7. You're entitled to your opinions. I simply disagree.
  8. Even if you do have a choice, the money goes back to the same few companies ultimately.The reason our internet speeds are so slow for the price compared to, well, pretty much everywhere else in the world is because there is no reason for the companies to bother investing in rapid upgrades because of the stranglehold they have on the market (same reason we use Swipe over the the far more secure Chip and PIN like pretty much the rest of the world).
  9. The whole Order deals with providers, not consumers. The Order is worded specifically toward PREVENTING providers from restricting access for consumers. The "General Conduct" section you're referring to specifically deals with the FCC having a standard by which to determine if a provider is doing something that prevents consumers from accessing content. Remember that the FCC regulates all communications. Cell phones, for example, have flourished under FCC rules. Television, too. You can say whatever you like on a cell phone and watch a variety of programs from Little House on the Prairie to hardcore pornography. Remember that the Order is a result of the problems the Order addresses. Time Warner blocking access to Netflix, for example.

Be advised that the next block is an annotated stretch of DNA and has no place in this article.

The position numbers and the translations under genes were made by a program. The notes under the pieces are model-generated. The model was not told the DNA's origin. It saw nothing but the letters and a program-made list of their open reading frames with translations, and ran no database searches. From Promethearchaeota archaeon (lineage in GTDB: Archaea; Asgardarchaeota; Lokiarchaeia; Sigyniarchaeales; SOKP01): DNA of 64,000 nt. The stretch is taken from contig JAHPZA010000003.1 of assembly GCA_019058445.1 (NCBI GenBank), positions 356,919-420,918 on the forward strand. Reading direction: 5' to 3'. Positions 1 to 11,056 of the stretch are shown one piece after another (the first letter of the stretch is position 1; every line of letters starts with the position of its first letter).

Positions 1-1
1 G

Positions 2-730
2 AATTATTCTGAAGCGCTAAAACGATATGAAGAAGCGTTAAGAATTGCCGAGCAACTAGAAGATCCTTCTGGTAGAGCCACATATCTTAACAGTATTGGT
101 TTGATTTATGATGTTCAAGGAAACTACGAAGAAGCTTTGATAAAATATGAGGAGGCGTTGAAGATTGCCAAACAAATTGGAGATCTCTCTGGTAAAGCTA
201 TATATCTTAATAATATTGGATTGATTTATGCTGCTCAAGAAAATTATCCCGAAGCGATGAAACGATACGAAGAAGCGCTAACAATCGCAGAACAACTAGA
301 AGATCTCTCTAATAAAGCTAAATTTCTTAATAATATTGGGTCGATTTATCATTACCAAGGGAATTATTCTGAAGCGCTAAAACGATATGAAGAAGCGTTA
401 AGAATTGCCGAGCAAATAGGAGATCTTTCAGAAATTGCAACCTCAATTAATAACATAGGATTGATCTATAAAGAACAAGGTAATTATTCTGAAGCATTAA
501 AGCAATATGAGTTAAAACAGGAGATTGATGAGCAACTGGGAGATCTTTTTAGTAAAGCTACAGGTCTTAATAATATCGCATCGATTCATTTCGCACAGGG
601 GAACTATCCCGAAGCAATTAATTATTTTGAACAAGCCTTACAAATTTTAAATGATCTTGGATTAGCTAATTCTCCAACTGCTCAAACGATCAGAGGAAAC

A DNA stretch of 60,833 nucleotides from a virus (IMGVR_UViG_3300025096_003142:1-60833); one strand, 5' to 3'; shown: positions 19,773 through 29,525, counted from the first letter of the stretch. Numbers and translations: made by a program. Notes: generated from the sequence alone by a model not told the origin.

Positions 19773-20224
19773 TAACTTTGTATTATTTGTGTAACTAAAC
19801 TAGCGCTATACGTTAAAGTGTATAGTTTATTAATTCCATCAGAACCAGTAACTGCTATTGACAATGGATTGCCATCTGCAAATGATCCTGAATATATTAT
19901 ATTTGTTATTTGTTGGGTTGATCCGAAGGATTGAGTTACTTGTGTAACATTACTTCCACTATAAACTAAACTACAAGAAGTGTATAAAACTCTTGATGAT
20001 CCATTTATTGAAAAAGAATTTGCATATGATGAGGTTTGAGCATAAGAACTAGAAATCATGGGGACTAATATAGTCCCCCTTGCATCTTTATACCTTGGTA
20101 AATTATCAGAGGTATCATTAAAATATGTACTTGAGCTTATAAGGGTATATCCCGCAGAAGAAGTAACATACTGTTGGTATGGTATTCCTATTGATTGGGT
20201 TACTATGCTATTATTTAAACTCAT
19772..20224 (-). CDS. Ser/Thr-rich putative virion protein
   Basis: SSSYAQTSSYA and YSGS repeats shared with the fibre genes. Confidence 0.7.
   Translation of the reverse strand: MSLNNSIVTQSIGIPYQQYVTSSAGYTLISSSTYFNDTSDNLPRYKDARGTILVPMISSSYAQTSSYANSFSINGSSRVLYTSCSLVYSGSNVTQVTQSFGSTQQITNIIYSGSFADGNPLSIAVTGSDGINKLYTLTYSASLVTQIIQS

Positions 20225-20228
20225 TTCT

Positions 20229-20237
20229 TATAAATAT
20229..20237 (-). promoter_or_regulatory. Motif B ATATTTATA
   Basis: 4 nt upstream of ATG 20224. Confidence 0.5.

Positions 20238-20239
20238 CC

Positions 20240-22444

10. It's up to you in what you're trying to say. The type of allusion I'm talking about points to other works or ideas. Allusion as anchor. The opening line of "The Waste Land" is an allusion to "The Canterbury Tales." April is the cruelest month... Alludes to Whan that Aprill...
  11. Like (Blank) and (This) "Pessimistic?" and "don't know how to smile" I've just found that poetry is usually better when it is more concrete and allusive than vague and elusive.